2. When eggs are cooled, carefully cut in half lengthwise and remove yolks to a bowl. (I always ruin a few, which is another reason I like to make extra.) Mash yolks well with a fork, then mix in tarragon/mustard/mayo mixture.
  3. You can fill the eggs with a spoon, but I like to put this mixture in a small plastic bag, cut off one corner, and squeeze the yolk mixture into the egg white halves as shown above.
  4. Garnish finished eggs with additional chopped fresh tarragon if desired. (If you’re not sure how much your guests like the taste of fresh tarragon, you might want to skip this.)
All images and text ©

Low-Carb Diet / Low-Glycemic Diet / South Beach Diet Suggestions:
Eggs are a very low-carb food, and Tarragon-Mustard Deviled Eggs would be a great appetizer, lunch dish, or snack for any phase of the South Beach Diet and other low-carb eating plans.

Find More Recipes Like This One:
Use the Recipes by Diet Type photo index pages to find more recipes suitable for a specific eating plan. You might also like to Follow Kalyn’s Kitchen on Pinterest to see all the good recipes I’m sharing there.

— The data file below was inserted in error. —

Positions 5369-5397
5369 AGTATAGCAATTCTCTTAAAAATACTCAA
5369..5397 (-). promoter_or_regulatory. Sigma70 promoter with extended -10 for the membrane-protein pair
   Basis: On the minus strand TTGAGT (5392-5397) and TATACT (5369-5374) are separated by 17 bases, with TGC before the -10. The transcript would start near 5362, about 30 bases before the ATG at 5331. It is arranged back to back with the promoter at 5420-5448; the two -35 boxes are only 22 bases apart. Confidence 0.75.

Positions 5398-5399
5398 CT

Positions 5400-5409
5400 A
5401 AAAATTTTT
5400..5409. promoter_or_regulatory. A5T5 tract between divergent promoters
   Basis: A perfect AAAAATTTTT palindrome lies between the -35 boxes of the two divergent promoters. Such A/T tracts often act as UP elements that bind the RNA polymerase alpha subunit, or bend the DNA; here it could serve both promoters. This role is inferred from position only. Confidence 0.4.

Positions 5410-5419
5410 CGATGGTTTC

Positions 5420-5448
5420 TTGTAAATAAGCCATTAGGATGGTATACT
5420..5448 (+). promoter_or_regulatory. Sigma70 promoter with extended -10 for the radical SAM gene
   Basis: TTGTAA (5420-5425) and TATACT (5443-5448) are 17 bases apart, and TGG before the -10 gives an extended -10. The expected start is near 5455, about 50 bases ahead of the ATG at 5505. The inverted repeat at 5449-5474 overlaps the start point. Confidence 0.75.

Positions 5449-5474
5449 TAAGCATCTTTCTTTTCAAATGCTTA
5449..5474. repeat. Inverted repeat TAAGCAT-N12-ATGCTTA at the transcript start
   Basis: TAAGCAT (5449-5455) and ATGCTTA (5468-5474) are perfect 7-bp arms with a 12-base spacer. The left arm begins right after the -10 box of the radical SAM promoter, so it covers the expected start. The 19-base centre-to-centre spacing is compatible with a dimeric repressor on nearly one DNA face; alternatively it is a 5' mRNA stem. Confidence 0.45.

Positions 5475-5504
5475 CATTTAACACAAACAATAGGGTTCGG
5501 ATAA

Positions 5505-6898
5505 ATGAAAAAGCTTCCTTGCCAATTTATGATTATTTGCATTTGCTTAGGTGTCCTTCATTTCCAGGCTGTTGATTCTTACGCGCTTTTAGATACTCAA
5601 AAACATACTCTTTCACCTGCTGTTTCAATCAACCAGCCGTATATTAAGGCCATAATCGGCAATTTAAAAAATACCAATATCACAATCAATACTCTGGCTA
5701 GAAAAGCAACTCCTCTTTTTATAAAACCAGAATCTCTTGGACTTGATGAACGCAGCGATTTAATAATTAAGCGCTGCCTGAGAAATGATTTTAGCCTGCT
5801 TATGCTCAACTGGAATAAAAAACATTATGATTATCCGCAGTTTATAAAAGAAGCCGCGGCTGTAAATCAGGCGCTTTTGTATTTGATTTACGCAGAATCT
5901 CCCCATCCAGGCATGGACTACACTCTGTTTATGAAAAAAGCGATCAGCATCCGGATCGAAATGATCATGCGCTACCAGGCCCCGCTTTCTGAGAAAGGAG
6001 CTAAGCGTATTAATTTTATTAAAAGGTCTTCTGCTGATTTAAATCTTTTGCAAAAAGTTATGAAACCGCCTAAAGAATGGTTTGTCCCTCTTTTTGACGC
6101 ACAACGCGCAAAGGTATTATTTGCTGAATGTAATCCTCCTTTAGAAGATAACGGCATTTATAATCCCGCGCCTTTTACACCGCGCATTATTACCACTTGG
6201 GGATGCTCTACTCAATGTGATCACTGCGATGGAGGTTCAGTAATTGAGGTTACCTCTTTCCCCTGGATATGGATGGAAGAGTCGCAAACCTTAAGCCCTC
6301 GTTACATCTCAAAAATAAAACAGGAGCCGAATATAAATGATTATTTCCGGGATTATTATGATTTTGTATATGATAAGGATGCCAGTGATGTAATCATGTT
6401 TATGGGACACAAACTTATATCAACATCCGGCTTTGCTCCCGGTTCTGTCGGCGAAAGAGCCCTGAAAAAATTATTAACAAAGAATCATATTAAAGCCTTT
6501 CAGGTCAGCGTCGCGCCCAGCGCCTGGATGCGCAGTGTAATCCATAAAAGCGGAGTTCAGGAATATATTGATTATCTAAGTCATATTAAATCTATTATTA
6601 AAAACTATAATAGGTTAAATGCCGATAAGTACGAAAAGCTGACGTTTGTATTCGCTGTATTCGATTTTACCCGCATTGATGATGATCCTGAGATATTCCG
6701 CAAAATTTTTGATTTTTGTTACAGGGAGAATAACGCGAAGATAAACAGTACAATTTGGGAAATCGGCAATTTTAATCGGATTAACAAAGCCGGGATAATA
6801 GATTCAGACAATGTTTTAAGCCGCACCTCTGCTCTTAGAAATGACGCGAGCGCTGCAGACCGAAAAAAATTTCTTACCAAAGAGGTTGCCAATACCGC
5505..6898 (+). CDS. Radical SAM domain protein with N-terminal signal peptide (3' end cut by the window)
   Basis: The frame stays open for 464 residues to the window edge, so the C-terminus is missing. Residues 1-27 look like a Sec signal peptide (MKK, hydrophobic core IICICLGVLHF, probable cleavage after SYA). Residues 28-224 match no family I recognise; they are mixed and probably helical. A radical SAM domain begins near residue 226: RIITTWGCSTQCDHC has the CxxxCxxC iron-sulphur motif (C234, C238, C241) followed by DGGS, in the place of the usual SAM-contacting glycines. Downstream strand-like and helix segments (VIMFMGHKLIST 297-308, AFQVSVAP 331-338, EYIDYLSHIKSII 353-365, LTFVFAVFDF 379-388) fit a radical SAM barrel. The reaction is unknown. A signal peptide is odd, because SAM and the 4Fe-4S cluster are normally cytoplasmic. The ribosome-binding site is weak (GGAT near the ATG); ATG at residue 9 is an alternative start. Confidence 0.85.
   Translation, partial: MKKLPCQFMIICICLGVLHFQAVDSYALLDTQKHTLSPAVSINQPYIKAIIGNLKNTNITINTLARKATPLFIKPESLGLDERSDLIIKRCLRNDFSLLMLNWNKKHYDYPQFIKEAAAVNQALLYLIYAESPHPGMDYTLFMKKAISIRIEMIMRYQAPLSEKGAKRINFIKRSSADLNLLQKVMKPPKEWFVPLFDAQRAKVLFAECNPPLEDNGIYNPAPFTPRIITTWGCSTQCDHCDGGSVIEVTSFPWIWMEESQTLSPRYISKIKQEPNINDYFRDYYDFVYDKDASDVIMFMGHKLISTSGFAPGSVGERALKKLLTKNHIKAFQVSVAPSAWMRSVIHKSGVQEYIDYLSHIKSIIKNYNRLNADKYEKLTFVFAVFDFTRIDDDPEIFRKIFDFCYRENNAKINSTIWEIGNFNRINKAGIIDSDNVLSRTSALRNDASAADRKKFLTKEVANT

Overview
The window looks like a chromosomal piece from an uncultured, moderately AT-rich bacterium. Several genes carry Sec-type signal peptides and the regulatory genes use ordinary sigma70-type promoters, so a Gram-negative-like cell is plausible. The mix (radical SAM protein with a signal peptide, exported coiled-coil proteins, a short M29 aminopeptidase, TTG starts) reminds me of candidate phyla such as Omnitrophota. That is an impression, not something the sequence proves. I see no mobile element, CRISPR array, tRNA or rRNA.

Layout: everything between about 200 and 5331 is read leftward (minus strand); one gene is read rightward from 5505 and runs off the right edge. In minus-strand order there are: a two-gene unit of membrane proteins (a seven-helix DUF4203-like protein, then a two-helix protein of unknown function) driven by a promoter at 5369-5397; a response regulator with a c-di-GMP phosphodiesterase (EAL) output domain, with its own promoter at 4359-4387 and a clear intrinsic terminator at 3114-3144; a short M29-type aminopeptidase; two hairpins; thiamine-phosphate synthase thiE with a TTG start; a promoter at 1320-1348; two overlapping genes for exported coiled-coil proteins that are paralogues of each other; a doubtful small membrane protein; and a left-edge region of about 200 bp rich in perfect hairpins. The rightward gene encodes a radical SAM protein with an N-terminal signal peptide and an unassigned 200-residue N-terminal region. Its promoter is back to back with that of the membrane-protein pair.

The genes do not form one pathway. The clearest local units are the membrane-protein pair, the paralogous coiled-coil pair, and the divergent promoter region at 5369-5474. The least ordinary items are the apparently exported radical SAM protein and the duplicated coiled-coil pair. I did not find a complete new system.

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Tarragon-Mustard Deviled Eggs found on KalynsKitchen.com

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26 comments on “Tarragon-Mustard Deviled Eggs”

  1. I found you on a Gather page and am so pleased that I did. What a great blog site. I’m bookmarking it.

    I also posted a link to it at


    It’s in the Fix This Tonight module. I hope it okay that I did it. I think tarragon is one of the spices I haven’t highlighted in my healing food and spices web site. I’ll have to check it out.

    Thanks, thanks, thanks,

    Mary Mc

  2. Thanks for the nice comments about the eggs everyone. James, so glad you liked them, and your idea of putting some sea salt in with the herbs is brilliant!